Unlike the hockey players, however, the girls’ basketball team had no extra chances to qualify for the playoffs during their Saturday game—an away match against Nantucket, their last match of the season. What would have been their final contest, a game against Nauset scheduled for Tuesday, had already been canceled. The girls were 9-9 and needed a win.

The Vineyarders led by nine at the half, though the Whalers had gone on a 10-point run to close out the second quarter. In the locker room, head coach Lisa Stewart sat back and listened as the girls planned their own strategies for the remainder of the game.

“They were getting it enough to make adjustments on the floor on their own,” coach Stewart recalled. “And that was just amazing to see them get that at this point in the season—that’s more than just Xs and Os when they start understanding that.”

The on-court adjustments worked, as the girls went on a tear in the second half, finishing the game with a lopsided 63-33 win. Junior Jennie Lindland scored 32 points, most sparked by defense and turnovers. Senior Maggie Riseborough turned in 14 points, while juniors Katie Stewart and Kendall Robinson (who also celebrated her birthday with the Nantucket win) contributed 7 and 4 points, respectively.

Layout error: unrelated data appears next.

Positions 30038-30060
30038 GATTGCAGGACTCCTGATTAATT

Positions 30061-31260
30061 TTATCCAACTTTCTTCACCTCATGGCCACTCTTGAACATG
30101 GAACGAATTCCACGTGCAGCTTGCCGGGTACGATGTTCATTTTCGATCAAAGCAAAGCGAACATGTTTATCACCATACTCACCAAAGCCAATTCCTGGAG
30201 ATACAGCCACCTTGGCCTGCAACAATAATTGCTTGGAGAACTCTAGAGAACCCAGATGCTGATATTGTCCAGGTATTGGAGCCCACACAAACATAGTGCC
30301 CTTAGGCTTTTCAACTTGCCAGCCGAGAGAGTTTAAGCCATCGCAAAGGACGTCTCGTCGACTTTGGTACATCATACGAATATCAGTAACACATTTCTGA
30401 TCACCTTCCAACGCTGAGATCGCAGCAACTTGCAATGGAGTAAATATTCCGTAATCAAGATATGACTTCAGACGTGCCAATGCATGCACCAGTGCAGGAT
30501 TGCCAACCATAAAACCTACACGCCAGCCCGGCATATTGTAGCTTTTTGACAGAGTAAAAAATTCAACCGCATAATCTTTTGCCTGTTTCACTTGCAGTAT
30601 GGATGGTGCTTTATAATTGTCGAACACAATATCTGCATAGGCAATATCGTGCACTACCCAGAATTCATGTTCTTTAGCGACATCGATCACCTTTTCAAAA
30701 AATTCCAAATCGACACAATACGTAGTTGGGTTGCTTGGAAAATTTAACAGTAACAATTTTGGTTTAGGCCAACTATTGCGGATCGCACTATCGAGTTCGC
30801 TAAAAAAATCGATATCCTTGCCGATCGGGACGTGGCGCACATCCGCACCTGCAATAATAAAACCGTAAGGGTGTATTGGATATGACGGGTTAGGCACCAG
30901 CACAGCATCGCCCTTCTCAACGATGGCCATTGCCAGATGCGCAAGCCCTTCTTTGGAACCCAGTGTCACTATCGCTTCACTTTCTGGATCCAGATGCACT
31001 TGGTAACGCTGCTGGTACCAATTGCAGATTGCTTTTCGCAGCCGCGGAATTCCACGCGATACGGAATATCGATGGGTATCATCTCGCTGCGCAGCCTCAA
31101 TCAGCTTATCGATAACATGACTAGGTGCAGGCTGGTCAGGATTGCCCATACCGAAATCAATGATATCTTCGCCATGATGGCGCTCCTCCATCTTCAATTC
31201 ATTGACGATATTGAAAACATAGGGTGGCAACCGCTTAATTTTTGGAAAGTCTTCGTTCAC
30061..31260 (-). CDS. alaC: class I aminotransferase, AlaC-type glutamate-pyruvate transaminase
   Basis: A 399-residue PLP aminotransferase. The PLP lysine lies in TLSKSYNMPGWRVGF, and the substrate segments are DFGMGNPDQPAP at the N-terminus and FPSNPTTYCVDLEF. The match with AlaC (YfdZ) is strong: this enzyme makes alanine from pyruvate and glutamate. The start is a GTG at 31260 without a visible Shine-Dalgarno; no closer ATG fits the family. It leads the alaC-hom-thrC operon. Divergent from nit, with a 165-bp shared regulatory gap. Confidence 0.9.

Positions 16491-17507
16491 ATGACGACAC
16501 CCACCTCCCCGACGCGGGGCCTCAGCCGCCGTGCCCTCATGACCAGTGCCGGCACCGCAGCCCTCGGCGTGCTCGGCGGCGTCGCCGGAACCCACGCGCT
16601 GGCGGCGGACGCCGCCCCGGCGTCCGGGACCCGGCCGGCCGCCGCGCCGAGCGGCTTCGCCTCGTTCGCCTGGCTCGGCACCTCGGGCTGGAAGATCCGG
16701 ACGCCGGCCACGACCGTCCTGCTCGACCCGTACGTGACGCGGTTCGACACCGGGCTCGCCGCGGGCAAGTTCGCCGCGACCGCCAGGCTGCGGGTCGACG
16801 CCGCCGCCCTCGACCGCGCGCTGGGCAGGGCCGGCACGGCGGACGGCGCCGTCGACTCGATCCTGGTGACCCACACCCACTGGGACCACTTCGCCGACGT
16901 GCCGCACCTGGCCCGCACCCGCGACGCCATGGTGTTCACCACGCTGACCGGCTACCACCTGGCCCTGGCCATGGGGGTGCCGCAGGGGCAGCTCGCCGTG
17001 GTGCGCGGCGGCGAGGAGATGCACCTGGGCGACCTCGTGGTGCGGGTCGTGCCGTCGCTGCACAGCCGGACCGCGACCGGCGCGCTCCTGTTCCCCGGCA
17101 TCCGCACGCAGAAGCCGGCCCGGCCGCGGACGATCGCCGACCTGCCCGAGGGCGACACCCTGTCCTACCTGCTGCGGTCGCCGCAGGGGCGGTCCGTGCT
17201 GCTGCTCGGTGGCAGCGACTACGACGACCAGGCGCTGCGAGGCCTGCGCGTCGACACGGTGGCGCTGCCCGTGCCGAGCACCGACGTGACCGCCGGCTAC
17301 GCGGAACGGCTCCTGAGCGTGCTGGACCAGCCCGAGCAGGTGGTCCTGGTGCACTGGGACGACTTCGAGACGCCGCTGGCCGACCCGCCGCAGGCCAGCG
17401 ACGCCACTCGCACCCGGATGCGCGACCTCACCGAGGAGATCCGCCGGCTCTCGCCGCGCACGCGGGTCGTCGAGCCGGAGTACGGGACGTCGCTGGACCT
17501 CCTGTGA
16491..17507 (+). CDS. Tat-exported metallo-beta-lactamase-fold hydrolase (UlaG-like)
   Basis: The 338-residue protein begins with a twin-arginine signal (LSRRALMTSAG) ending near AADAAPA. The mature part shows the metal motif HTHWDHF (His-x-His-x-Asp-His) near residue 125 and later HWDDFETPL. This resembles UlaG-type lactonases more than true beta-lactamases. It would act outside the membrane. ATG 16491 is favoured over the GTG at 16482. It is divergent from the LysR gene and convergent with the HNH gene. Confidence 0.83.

The girls have not made the postseason since 2003.

“I knew we were capable of it,” Coach Stewart said of the win. “I’m just so proud of these kids and I’m so happy for them.”

At the opposite end of the playoff qualification spectrum is the boys’ hockey team. The squad was the first Division II hockey team in the state to make the playoffs, as they jumped out to an early 10-2 record (although the EAC is a Division III league, the Vineyarders compete at a higher level in tournament play).

The boys return to the playoffs after a three-year absence; only two of the current players have been to states.

“It’s exciting to get back,” head coach Matt Mincone told the Gazette. “I kind of have a green team when it comes to tournament play, [but] is hockey.”

The team currently has a 12-6-1 record, with their final game taking place today at home at 6:30 p.m. Their opponent, Sandwich, is also a D-II school, giving the Vineyard a final chance at tuning up before the tournament.

Last year, the boys’ basketball team was the only squad to advance, carrying their run all the way to the South Section semifinals before losing in double overtime to Cardinal Spellman. The 2011-12 hoopsters, at 18-2, hold the best record of any of the Vineyard teams, This is the third year in a row the squad has won or shared the Eastern Athletic Conference championship title, as well as the third year running they have advanced to the MIAA tournament.

Tournament seedings will be announced today for the boys’ and girls’ basketball teams, and tomorrow for the hockey teams. Boys’ basketball is “almost guaranteed” to have one (possibly two) home games, said Mr. McCarthy, and there is a possibility that girls’ hockey will play on home ice as well. The boys’ hockey team typically begins its postseason play in Bourne.

The end-of-the-season success is “kind of unique,” Mr. McCarthy said. “And I think people are excited.”